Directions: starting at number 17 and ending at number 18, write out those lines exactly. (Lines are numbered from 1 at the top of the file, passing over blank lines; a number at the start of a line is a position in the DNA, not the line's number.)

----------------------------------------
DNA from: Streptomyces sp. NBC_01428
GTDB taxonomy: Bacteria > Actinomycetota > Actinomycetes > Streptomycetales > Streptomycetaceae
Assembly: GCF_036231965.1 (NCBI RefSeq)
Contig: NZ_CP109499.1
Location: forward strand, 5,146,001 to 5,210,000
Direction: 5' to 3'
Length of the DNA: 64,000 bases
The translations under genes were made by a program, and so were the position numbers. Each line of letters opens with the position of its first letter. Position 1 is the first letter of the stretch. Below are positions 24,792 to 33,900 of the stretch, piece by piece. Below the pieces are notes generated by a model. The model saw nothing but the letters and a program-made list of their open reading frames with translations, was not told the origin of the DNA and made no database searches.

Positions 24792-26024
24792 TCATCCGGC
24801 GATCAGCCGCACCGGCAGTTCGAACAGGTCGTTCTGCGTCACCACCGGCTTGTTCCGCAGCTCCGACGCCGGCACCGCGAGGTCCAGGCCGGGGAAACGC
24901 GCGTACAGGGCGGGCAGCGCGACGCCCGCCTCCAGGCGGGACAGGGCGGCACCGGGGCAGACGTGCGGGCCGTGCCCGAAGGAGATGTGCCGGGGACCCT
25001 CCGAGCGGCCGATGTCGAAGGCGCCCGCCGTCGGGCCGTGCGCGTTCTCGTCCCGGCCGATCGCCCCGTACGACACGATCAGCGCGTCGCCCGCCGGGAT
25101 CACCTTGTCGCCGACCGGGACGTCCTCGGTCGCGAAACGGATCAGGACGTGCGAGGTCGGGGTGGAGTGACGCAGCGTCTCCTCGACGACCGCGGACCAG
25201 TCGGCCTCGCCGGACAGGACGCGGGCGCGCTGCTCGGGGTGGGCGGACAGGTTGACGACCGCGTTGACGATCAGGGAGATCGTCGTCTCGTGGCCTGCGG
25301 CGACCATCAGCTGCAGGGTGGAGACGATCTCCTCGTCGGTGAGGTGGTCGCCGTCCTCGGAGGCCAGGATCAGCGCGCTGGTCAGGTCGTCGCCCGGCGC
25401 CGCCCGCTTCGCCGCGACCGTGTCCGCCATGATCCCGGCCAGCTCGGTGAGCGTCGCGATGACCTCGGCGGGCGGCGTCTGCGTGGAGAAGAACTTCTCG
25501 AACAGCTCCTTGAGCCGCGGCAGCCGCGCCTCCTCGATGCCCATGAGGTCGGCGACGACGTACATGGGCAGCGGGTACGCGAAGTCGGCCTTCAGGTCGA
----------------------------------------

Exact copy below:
25401 CGCCCGCTTCGCCGCGACCGTGTCCGCCATGATCCCGGCCAGCTCGGTGAGCGTCGCGATGACCTCGGCGGGCGGCGTCTGCGTGGAGAAGAACTTCTCG
25501 AACAGCTCCTTGAGCCGCGGCAGCCGCGCCTCCTCGATGCCCATGAGGTCGGCGACGACGTACATGGGCAGCGGGTACGCGAAGTCGGCCTTCAGGTCGA